"Dear Chris, I am in Greece and wearing my jogging shoes with the pad you made for (me) as well as the orthotic as I write this email. In fact the only reason that I am thinking about the pain I used to have is that I am writing you! Thank you, G.A."
The above is a pleasant and informative email sent to me that introduces my next topic quite nicely. How and Why the body is able to conform and tolerate an orthotic device to the point they are "forgotten" are questions clients often ask but receive few specific answers on from healthcare professionals. What my patients are mostly looking for is useful information, based in science, that explains why we recommend they slowly get used to their orthotics.
Well, it's not for functional ability of the orthotic device to 'break-in', but for the body's comfort to increase compliance in using the device. I tell them, "The foot can get used to just about anything, but we want it to get used to the RIGHT environment."
Here's HOW that happens:
Nerves of sensation are found in abundance in the Dermis layer of the skin. Meissner Corpuscles are responsible for signaling light, fast touch. Pascinian corpuscles sense deep pressure and vibration. Free nerve endings are responsible for pain and temperature changes. Proprioceptive nerves sense positional and rotational changes at the joints. These nerves work independently and in groups to let the brain know what the physical changes of the skin are and where the limb is in space. Placing an orthotic under the foot and inside a shoe has been shown to alter joint position, plantar pressure distribution, and pressure magnitude. Changes in these variables are detected by the nerves in the foot and if an abrupt or large change is experienced for too long a time, a pain threshold may be reached. This means that a device may place the foot in a desired corrective position but may also induce a pain response if the brace is not anatomically correct and is not introduced slooooowly.
So I do not say a word of the above to my client unless they ask in a way that leads me to believe they would understand those complex concepts. Instead a reply such as, ">>>To be continued<<< - CG
Let's start off by giving a few references:
Milani, TL, & Hennig, EM (1993). Pressure distribution under the foot at the take off in volleyball jumps and high jumps Fosbury Flop. In Biomechanics XIV, (pp. 874-875). Paris: International Society of Biomechanics.
Energy absorption of different court surfaces: http://www.asbweb.org/conferences/1990s/1998/86/index.html
Volleybal Biomech Differences btw Sand and Rigid surfaces in Squat Jump: http://www.ncbi.nlm.nih.gov/pubmed/15079993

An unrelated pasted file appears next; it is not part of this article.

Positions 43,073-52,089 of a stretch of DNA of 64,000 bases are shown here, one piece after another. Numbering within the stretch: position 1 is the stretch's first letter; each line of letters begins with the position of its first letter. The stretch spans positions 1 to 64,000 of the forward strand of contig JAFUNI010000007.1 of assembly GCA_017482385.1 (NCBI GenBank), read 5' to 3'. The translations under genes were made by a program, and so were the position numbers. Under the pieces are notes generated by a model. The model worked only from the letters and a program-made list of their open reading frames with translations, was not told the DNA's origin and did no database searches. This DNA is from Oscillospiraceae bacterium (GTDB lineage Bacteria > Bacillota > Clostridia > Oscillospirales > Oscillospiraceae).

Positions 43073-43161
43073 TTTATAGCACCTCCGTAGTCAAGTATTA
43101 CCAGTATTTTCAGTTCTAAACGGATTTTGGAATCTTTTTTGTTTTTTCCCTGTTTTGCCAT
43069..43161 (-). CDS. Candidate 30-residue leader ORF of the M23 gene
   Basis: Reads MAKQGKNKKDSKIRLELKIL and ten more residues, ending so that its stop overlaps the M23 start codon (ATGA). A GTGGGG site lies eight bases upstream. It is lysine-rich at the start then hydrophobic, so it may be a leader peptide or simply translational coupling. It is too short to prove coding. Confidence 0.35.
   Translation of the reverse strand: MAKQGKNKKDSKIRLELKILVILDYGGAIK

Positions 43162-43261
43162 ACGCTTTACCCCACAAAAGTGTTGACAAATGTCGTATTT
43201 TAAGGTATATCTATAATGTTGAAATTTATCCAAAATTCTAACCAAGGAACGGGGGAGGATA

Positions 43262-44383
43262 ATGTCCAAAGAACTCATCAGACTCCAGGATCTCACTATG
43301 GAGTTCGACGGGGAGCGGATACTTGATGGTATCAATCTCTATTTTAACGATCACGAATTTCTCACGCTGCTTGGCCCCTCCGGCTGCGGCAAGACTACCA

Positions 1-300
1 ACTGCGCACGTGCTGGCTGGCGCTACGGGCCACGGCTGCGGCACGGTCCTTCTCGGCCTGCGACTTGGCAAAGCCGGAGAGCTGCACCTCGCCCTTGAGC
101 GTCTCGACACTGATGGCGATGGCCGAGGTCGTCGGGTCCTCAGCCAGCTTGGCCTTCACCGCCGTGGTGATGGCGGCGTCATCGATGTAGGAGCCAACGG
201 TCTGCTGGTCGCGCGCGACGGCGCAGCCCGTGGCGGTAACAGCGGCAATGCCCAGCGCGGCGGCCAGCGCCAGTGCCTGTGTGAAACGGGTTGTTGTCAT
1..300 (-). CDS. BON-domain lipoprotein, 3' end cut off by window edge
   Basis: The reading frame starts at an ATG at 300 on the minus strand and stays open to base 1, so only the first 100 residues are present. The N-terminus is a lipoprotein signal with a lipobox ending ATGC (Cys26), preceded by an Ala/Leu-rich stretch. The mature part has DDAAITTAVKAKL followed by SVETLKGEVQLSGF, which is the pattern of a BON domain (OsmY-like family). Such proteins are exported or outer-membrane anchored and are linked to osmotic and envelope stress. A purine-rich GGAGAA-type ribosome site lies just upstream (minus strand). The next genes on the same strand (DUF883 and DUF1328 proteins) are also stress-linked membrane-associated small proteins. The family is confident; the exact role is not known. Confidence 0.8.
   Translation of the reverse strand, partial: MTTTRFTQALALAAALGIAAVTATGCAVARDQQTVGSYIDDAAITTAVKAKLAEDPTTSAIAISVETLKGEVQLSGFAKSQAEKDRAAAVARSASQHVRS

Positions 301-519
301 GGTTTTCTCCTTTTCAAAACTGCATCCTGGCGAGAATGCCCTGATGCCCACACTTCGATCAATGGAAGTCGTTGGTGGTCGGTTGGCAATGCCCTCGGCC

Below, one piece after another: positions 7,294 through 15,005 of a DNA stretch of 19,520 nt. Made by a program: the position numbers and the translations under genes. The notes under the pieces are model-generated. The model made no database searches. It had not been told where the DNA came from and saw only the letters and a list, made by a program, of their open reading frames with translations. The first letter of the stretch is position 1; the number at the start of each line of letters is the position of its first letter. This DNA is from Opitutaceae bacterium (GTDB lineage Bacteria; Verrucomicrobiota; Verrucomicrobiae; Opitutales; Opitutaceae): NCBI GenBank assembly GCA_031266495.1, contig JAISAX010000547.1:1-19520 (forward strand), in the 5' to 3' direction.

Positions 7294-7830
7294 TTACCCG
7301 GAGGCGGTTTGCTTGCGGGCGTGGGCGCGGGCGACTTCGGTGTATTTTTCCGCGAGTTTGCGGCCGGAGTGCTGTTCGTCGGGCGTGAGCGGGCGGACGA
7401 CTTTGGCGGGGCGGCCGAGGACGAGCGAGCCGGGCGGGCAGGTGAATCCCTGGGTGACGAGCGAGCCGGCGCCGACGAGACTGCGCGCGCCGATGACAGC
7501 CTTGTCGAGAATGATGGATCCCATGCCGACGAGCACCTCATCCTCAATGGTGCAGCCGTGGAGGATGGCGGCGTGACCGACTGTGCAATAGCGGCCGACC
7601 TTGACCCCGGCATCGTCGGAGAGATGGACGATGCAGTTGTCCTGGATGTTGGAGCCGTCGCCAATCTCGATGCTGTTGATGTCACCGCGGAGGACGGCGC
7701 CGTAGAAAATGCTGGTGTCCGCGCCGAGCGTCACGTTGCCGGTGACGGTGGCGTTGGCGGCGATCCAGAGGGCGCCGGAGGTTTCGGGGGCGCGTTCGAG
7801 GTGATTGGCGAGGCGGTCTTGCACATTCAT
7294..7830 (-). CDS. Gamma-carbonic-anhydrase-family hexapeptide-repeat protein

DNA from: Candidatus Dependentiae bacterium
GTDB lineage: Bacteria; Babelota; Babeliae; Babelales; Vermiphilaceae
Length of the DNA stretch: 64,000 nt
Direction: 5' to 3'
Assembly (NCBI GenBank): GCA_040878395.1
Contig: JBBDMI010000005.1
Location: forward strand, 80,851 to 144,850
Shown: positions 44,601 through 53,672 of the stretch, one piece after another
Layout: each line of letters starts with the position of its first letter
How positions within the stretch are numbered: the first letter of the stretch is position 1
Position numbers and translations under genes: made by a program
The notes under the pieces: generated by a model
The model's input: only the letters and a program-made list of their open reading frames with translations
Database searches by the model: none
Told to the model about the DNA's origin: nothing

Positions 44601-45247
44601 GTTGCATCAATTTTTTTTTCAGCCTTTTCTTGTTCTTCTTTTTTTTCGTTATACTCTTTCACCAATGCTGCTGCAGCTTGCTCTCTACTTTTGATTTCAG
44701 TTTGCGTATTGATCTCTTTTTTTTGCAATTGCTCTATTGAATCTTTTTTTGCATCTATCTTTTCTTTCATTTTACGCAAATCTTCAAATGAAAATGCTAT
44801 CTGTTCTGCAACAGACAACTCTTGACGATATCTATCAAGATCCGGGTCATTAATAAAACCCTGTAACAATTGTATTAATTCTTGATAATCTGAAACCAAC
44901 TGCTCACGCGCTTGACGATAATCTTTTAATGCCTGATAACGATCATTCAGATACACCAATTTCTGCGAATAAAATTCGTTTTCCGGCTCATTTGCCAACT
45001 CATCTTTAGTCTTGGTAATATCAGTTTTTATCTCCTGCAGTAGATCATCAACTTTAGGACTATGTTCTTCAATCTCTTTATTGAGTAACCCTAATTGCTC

Orthotics do have an effect on the angular alignment of the bones of the foot in stance and it is widely accepted that these changes translate to a change in plantar pressures and center of progression during gait. The degree or magnitude of effect on pain and function is not well known and published results are largely subjective or speculative. Too bad. But what we do know is that by altering the plantar pressures during gait, we can elicit the effect of breaking a player's cycle of loading the foot in a painful area and relieving an overused area of compensation. But what about the playing surface and how can we reduce the risk of injury occurring in the first place??
In Jumping, the softer and more compliant a surface is, the greater amount of force is transferred to the jumping surface. Additionally, the body will make angular compensations at the LE joints and hips to improve stability, increase extension moments, and launch during a jump. It would appear that the softer surface (Sand) reduces the likely hood of impact injuries but at the expense of increased loading of the support structures of the foot and ankle at angles that do not occur on a more rigid surface. Compensations such as these are highly individualized and each player will have their own method of positioning themselves for proper launch and landing. This would be enhanced in barefoot conditions v. shod.
The lesson to take away here is that an orthotic can have very little effect on the alignment of the LE on a typical sand volleyball court. Depth of sand and a billion other assumptions are being made of course, but if a team is training on sand, they should schedule their matches for sand surfaces as the body will have learned to perform on that surface. A player may actually jump higher on rigid surfaces having trained on sand, but foot placement and impact forces will be dramatically different on the rigid court and an increase in the likelihood of injury may occur. Multi-surface training and an understanding of each individual's compensations to varying court surfaces are keys to injury reduction. An orthotic with good energy return, flex, support, and a shock-absorbing sockliner should help a player adjust to the changes in plantar pressures and bony alignments that are found going from sand to more rigid court surfaces.
Chris Gracey MPT, Cped